When I read back the description of the plot so far, I keep thinking that this sounds like a great book. That it wasn’t great isn’t attributable to any one thing, but a dozen small pieces that are missing: a great heroine, a great hero, a compelling love story, an intriguing villain, sparkling writing, a conflict worth taking a rooting interest in, surprising plot turns, a fantasy world that really came alive. If even a few of those elements were there, the book would’ve worked a whole lot better for me. As it was, it’s a book with a great set-up that was mediocre in every other way.

I would’ve liked Ismae better if she had been better at being what she was trained to be. In a way, her hesitancy was understandable: when the bulk of the story takes place Ismae has a handful of kills under her belt, and she’s still just 17. But one does get so tired of heroines who end up being something less than the bad-asses they were advertised to be. Readers who are ambivalent about assassins or tough heroines may actually prefer Ismae as she is. I don’t necessarily favor kick-ass heroines over other types, but once I expect a heroine to be kick-ass I get excessively annoyed when she doesn’t deliver. Ismae wasn’t incompetent, but she was far from kick-ass. For an assassin, she’s really kind of insipid. The most remarkable thing about Ismae is that she’s good at not dying of poison, and that’s not really something she gets the credit for.

The relationship between Ismae and Gavriel is pretty tepid. They are obviously attracted to each other but have so many missed connections that their romance quickly became frustrating to read about. I wondered how old Gavriel was supposed to be because at times he’s portrayed as sort of romance-hero-supercompetent, which suggested that he was a bit older (closer to 30), but other times he seemed quite young. I didn’t actually want him to be that old because Ismae is really a pretty young and sheltered 17-year-old, for all that she kills people for a living.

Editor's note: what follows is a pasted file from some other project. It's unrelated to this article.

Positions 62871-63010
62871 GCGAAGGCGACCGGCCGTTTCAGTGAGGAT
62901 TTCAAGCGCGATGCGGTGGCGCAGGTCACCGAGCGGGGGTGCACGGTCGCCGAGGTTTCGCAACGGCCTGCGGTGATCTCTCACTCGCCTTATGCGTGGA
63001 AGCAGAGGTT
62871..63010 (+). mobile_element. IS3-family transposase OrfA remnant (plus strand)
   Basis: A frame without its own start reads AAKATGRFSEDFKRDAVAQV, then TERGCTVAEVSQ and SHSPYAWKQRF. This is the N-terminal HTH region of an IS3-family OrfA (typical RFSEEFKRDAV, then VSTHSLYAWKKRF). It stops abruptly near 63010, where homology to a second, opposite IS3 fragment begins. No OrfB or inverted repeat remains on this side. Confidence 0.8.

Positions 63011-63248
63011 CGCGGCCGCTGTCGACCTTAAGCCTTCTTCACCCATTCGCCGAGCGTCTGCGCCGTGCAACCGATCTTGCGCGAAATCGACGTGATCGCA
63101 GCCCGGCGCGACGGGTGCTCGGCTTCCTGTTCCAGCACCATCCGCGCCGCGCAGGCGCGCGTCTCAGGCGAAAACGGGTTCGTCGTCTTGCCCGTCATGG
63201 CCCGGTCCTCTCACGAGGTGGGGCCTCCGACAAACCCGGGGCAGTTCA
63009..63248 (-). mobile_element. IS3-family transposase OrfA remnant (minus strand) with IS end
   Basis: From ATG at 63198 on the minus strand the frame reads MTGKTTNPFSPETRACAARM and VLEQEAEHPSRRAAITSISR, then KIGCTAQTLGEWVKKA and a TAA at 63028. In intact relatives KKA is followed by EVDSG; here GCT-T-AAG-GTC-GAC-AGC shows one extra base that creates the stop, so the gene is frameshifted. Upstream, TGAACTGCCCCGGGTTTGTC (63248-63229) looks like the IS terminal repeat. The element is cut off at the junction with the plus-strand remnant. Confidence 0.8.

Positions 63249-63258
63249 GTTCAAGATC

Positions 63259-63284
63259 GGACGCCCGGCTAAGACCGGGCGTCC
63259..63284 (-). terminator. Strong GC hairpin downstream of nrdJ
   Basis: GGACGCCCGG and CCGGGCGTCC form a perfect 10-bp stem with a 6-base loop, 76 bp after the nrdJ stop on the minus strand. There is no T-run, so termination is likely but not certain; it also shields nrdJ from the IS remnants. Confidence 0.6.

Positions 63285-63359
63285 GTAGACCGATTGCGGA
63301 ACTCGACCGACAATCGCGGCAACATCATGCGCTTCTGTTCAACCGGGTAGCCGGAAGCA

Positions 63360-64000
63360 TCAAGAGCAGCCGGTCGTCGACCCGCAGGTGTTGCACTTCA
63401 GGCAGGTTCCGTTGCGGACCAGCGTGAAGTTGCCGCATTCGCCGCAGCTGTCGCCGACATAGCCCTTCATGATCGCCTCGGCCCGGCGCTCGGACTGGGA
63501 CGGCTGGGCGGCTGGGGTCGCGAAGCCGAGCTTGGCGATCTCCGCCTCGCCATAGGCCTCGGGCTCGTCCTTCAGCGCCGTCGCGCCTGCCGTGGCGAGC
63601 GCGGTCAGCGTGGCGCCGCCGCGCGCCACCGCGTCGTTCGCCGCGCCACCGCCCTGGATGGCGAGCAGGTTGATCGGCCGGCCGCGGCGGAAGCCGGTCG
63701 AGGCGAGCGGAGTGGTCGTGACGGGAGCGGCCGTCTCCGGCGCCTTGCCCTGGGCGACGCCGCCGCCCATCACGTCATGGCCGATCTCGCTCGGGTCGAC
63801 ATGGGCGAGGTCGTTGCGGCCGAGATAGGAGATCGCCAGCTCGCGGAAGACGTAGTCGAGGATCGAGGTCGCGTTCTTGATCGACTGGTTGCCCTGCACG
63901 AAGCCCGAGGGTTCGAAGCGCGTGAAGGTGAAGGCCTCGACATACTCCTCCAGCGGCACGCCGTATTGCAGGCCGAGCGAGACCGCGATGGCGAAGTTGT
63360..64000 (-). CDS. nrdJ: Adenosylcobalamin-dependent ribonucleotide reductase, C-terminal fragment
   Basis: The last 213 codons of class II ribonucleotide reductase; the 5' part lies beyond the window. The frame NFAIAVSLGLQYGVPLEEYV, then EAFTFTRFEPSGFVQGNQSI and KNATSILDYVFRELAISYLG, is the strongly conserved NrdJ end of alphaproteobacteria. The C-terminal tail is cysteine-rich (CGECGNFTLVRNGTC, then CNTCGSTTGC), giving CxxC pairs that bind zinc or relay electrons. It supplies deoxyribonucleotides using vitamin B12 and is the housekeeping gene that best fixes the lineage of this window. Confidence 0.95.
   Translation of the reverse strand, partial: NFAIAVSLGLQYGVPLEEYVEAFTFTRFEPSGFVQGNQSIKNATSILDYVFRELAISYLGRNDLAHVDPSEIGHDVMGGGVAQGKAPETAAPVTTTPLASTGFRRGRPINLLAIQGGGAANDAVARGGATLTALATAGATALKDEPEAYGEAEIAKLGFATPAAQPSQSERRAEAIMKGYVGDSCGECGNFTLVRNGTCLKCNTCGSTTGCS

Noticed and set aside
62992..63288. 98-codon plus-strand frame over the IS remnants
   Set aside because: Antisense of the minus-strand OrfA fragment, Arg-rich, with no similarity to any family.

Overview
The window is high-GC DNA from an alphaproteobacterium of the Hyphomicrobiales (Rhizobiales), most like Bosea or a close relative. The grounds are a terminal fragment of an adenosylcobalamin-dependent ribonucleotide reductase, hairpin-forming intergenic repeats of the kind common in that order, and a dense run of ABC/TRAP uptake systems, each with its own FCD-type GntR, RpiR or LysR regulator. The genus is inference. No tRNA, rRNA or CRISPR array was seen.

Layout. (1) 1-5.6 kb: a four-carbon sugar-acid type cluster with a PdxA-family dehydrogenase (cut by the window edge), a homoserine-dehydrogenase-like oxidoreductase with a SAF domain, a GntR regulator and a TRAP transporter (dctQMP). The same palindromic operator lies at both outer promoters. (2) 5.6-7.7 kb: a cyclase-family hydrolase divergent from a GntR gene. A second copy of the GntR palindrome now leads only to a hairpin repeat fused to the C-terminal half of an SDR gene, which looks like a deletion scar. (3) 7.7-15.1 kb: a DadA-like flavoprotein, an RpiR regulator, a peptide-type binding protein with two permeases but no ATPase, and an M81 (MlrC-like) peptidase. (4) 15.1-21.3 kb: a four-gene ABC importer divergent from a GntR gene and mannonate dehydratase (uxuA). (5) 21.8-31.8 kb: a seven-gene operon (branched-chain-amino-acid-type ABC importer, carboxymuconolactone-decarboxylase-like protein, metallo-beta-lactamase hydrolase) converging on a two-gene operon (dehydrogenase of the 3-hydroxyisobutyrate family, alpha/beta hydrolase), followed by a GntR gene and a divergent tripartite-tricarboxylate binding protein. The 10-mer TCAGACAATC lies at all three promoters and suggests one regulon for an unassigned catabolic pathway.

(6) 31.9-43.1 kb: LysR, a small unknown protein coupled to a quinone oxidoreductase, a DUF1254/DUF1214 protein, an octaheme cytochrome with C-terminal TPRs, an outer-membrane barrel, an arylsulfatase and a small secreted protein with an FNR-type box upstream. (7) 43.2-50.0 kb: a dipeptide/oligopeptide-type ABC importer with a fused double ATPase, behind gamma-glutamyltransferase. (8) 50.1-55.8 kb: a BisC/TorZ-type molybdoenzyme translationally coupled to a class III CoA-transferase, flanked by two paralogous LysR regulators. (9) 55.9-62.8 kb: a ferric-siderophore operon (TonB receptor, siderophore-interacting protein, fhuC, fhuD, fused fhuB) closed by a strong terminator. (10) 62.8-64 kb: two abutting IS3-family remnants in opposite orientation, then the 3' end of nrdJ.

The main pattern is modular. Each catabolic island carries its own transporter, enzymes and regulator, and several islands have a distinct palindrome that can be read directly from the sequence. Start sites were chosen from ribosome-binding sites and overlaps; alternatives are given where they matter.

I couldn’t decide if the YA designation was appropriate for this book or not. The assassin theme would probably relegate it to suitability for older teens, mostly, but I’m not sure they’d be that interested in all of the political intrigue (I mean, I wasn’t that interested in the political intrigue). There was a certain lack of sophistication and complexity in the writing that’s reminiscent of other YA books I’ve read, which I guess is not exactly a compliment, but what I’m trying to say is that it did read like a YA to me in some ways. Even when serious things happen – murders, attempted rapes, attempted murders – it didn’t really feel too intense or scary. I think the writing felt like it was for a younger teen but the plotting for an older one. There was one very discreet sex scene.